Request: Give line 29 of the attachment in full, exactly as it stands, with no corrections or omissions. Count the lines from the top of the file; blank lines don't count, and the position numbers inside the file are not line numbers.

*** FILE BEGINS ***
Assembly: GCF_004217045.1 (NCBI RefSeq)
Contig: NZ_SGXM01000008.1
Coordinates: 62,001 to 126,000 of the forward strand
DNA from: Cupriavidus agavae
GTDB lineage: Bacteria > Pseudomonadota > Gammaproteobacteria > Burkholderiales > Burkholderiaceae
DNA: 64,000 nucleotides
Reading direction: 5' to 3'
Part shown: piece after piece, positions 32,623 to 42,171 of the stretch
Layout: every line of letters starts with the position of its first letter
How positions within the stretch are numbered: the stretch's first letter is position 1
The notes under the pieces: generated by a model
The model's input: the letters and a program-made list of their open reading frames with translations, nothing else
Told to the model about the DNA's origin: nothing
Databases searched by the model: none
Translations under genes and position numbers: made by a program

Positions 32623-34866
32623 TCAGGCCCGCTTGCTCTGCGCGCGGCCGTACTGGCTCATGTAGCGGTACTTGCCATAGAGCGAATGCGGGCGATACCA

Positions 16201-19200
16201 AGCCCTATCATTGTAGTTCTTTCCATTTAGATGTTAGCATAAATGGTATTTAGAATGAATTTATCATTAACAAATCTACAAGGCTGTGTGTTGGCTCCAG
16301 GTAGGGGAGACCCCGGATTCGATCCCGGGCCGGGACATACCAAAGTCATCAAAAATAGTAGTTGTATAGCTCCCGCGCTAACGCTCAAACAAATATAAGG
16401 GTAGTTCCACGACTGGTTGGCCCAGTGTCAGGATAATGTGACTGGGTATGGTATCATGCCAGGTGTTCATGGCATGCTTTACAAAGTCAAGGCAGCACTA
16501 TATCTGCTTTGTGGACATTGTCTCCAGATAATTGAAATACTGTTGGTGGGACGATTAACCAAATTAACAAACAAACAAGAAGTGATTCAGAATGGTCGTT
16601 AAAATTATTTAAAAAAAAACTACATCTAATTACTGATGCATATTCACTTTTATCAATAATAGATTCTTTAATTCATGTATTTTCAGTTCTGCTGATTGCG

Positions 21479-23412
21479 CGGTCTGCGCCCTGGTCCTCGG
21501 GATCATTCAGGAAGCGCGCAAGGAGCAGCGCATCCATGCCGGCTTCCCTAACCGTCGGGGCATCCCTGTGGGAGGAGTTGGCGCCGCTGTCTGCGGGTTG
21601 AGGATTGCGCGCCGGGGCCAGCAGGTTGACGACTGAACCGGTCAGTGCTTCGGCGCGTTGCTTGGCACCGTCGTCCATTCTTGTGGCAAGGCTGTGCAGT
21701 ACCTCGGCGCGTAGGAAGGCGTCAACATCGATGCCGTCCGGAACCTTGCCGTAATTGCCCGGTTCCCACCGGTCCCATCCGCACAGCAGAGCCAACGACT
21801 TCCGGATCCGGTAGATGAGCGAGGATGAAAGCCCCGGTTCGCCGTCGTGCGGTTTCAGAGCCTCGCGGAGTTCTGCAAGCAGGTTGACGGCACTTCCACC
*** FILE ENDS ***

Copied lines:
21801 TCCGGATCCGGTAGATGAGCGAGGATGAAAGCCCCGGTTCGCCGTCGTGCGGTTTCAGAGCCTCGCGGAGTTCTGCAAGCAGGTTGACGGCACTTCCACC